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If you’re an indie live music or Icelandic music fan, whether you like music festivals or not, going to Iceland Airwaves should be on your bucket list. The breadth of local favorites and international acts feed my music-loving soul year-after-year. With the caveat that I lean towards indie rock/ indie electronic/indie rap/punk/post-punk with a smidge of r&b, here are some of the international bands I’m excited to see this November.
1. Orville Peck
I’ve never seen Orville Peck perform live but given his current impact on popular culture, I feel like I'm overdue. (His glam cowboy duds and the mystery of his fringe mask (though he's been recently identified as Daniel Pitout of Nü Sensae). made his likeness a fixture around SF during recent Halloween celebrations.) Musically, he’s got just the right amount of guitar and vocal-twang baritone to warrant the country-western satin and fringe button-fronts his band wears. His crooning register sits somewhere between Orbison and Johnny Cash, but a song like “Dead of Night” hints at a straightforward indie aesthetic. He’s first on this list because I made the mistake of sleeping on his SF show and definitely won’t miss this performance. I really think you should join me.
Chai is one of the most energetic bands I’ve seen this year. They are a four-member all-female band from Nagoya, Aichi, Japan, fronted by twins Mana and Kana, alongside Yuna and Yuuk. The songs are vocally layered over an upbeat quick punk rock with shouts and quick cuts. Their chords are simple and fun as appropriate to their swim lane, go to leave the performance with a smile after you're infected by their good vibes.
3. Mac DeMarco
If you enjoy indie rock and have never seen Mac De Marco perform live, I don’t know where you’ve been. I first heard him in 2012 [Rock and Roll Night Club and 2 (both on Captured Tracks)], saw him open up for Phoenix in 2013 at a “secret show” at the Independent in SF, and then pretty much saw him at every music festival I went to later that year. That included Pitchfork in Chicago, FYF in LA, and Airwaves in Reykjavik. Live, he projects a distinctly relaxed vibe with an imperfect voice that breaks as it both ingratiates and reassures. Don’t be fooled though, DeMarco puts out album after album at a fast clip and tours constantly. So he, and his touring band, are definitely pros at the game. Anyhow, if you haven’t seen him live yet, you’re (probably) long overdue.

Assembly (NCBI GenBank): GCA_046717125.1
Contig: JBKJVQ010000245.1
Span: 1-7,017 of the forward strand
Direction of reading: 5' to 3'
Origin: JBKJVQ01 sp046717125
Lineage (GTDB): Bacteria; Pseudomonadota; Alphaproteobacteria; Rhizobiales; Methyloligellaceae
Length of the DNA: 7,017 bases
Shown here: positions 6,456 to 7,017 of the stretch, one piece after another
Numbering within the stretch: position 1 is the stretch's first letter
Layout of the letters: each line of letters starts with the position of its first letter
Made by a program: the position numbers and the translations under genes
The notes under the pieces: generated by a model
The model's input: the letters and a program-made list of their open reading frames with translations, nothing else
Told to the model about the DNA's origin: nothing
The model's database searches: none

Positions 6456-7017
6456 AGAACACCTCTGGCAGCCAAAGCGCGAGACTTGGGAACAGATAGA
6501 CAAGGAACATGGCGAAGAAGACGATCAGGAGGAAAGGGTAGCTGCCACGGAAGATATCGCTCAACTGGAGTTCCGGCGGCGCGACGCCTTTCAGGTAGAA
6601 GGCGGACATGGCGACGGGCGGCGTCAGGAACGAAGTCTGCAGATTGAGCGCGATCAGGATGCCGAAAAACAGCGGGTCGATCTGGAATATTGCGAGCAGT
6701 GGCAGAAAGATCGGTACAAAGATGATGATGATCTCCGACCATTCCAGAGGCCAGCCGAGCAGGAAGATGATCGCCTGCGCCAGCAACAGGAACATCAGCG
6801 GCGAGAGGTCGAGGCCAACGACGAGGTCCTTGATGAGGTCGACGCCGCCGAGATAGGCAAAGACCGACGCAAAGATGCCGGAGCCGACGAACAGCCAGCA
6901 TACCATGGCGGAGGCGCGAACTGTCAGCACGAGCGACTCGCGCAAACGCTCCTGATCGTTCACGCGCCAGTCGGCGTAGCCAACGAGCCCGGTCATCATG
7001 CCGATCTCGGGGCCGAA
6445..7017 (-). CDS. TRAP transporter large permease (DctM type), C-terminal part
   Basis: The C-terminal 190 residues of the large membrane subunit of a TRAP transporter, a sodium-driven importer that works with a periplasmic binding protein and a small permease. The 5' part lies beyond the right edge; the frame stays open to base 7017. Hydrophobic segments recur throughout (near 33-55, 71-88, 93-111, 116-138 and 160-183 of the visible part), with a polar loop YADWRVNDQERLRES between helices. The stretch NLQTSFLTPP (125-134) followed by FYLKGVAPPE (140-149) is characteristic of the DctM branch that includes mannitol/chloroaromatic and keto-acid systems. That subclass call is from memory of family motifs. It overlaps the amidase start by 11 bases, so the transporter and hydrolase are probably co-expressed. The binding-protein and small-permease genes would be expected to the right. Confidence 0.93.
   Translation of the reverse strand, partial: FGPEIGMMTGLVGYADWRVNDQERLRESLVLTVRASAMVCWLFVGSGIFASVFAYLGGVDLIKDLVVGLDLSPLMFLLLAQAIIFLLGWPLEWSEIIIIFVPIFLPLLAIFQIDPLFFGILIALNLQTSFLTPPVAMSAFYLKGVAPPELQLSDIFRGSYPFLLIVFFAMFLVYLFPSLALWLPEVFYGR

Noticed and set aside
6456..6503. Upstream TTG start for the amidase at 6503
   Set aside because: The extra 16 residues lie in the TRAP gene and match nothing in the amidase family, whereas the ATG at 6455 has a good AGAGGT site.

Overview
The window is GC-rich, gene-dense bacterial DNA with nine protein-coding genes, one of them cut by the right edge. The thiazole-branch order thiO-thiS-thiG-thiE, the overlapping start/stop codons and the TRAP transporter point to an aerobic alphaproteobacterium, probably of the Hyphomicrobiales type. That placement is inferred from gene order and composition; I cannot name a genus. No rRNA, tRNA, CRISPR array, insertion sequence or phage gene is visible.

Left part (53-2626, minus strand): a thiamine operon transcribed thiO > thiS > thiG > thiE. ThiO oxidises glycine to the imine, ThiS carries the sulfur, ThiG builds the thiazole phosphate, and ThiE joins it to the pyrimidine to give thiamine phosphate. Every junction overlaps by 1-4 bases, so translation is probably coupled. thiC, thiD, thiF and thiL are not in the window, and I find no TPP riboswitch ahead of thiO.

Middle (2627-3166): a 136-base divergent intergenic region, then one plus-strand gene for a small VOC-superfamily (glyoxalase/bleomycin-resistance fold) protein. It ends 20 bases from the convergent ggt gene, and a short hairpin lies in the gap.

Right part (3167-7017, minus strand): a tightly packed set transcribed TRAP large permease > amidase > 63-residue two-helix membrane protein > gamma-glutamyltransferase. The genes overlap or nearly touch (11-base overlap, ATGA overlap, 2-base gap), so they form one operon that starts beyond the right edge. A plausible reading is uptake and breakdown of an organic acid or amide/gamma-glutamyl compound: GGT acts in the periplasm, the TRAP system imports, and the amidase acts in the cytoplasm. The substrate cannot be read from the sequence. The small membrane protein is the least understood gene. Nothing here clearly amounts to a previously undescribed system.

4. The Holy
The Holy sound a little like the vocals and guitars of early Springsteen/The War on Drugs, but also have a post-punk thing that is a little like Preoccupations. Musically, this plays out quite a bit different if you watch their videos or listen to them on Spotify. Live show videos offer a jerky post-punk aesthetic, so I’m curious to see how their performance will translate in Reykjavik. As a bonus, even if I’m still unsure if it is ever necessary, their live show includes two drummers playing clear drumsets!
5. Madame Gandhi
Madame Gandhi is a badass polymath that plays drums for MIA and used to work on the corporate side of the music business. I once saw her speak about changing careers from something practical (she has an MBA) to something creative. Musically, she spits modern intersectional feminist rhymes and lyrics over catchy pop backbeats. See Madame Gandhi live and you open up the opportunity to leave feeling smarter.
Listen to my 2019 Far From Iceland Airwaves show to hear more international acts performing at the festival.